The job could be one of the most high stress positions at Apple. According to the description, “The candidate will be responsible for overseeing the protection of, and managing risks to, Apple’s unreleased products and related intellectual property. The individual will collaborate with other security managers by contributing to, and managing execution of, strategic initiatives set forth by Director, Global Security.”
If that doesn’t scare you off, the company said that the ideal candidate will have a “proven record” of, “Simultaneously working with multiple constituencies, balancing disparate priorities, problem solving in high-demand situations, defining and establishing attainable measures of success, and regularly achieving positive outcomes in large-scale business environments.”
Apple would also prefer an “advanced degree,” such as an M.S. in Risk Management, Information Assurance, Security Management, or the like. There’s also an alphabet soup of various certifications needed, and you’ll also want to show five or more years of working experience in the field.
Those are some stiff requirements, all in all, and Apple’s potential pool of candidates is likely to be on the elite side. Few companies take product secrecy as seriously as Apple, limiting the number of people who will have experience in this area. Potential candidates might come from the pharmaceutical world, for instance, as well as the defense industry.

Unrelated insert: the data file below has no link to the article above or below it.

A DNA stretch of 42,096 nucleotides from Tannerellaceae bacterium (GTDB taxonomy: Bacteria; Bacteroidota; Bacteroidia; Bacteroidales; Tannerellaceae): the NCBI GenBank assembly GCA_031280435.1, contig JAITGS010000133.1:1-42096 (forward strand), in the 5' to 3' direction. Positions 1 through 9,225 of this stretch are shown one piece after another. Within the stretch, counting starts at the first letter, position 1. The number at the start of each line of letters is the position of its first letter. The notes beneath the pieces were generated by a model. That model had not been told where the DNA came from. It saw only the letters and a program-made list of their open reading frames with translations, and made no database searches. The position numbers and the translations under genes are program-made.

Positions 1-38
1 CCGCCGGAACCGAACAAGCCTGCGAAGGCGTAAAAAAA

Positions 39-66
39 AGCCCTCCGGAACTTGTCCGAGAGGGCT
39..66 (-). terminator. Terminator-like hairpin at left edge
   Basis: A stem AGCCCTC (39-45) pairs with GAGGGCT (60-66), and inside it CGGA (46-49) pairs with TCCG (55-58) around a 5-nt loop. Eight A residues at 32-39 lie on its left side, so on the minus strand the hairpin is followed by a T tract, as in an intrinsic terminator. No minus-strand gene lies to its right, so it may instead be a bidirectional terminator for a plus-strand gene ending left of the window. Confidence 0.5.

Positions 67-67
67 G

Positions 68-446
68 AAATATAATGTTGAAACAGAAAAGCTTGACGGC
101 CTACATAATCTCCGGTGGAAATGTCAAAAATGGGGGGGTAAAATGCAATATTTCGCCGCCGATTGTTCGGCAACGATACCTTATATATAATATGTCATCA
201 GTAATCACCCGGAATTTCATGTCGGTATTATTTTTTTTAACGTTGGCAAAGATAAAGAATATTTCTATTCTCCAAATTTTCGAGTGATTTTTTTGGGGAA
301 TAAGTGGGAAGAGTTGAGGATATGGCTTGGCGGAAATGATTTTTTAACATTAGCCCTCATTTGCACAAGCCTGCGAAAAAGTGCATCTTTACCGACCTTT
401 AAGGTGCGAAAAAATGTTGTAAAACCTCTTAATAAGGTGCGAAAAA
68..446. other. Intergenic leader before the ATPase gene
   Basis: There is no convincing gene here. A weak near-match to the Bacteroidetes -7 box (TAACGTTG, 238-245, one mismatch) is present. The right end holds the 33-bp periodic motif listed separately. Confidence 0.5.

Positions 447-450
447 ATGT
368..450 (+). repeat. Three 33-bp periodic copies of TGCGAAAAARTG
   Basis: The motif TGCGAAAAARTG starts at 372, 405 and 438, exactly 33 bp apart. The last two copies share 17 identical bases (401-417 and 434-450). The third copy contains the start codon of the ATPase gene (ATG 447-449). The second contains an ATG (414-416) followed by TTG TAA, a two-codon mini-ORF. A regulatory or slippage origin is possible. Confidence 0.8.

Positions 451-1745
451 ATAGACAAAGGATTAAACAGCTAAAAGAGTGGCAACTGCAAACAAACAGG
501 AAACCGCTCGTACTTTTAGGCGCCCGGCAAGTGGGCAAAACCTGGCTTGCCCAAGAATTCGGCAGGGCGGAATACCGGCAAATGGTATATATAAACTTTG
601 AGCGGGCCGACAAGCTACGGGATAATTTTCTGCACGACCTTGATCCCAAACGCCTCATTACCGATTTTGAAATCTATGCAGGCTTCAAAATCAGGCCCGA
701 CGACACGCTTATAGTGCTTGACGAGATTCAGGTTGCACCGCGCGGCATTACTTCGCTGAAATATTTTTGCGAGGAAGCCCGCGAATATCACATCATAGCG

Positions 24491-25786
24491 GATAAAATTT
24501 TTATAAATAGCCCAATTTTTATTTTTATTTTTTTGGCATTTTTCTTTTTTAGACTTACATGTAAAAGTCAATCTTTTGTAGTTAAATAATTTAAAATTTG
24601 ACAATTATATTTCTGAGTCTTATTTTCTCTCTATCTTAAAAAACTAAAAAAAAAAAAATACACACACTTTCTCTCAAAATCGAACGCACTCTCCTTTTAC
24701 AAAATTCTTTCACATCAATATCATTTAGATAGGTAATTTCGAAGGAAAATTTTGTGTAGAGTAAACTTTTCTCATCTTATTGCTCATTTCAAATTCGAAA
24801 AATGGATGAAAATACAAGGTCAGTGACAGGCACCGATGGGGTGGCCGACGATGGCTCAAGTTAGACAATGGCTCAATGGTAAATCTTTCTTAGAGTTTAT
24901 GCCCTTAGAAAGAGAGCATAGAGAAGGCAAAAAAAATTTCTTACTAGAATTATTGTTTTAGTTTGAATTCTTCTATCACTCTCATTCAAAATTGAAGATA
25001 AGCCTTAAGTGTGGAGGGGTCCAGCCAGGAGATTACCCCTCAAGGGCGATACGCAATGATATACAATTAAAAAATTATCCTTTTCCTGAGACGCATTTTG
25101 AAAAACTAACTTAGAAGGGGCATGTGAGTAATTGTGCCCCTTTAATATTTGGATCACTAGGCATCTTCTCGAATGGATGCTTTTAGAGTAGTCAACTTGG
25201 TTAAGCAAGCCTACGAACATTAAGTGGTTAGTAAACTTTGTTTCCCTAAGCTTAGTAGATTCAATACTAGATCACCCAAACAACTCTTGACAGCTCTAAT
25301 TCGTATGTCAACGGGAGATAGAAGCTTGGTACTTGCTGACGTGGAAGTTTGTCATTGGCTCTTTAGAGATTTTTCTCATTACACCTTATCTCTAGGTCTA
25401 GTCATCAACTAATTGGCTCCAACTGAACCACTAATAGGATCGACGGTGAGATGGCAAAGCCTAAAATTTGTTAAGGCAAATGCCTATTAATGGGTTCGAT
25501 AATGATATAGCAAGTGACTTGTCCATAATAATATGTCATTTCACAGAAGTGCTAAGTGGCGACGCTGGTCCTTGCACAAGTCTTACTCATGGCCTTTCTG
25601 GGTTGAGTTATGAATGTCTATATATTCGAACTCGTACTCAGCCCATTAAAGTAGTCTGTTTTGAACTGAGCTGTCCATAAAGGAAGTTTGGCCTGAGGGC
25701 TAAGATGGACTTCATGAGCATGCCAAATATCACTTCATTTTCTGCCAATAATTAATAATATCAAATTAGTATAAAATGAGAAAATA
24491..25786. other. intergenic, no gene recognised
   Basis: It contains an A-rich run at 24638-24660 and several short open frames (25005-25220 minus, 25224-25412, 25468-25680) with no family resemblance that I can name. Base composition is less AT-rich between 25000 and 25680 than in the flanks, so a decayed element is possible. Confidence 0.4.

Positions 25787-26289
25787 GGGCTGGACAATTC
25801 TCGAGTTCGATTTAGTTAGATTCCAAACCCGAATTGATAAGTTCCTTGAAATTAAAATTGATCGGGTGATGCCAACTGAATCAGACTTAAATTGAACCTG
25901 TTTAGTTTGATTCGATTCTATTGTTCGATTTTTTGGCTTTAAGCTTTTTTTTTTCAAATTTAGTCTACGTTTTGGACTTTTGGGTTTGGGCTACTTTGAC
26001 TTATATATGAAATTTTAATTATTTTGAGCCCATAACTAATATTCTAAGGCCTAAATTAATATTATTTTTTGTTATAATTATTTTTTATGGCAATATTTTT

On the one hand, that’s a measure of how seriously the company is taking the dual demands of protecting product development and the need for in-the-field testing, especially with its mobile devices. On the other hand, it is, perhaps, surprising that Apple doesn’t already have such positions.
That said, we have no indication whether these are new jobs or new vacancies for existing jobs. As noted above, Apple takes product security seriously, but it’s also easy to forget that Apple’s growth has been on a very sharp incline for only a few years, and there are many aspects of being a $100 billion per year company that are entirely new to Apple.
For instance, last week it was revealed that Apple only brought on a security team to tackle Chinese counterfeits in 2008, two years after the iPhone was released and several years after the iPod became a huge hit.
PC Magazine first noticed the job postings over the holiday weekend.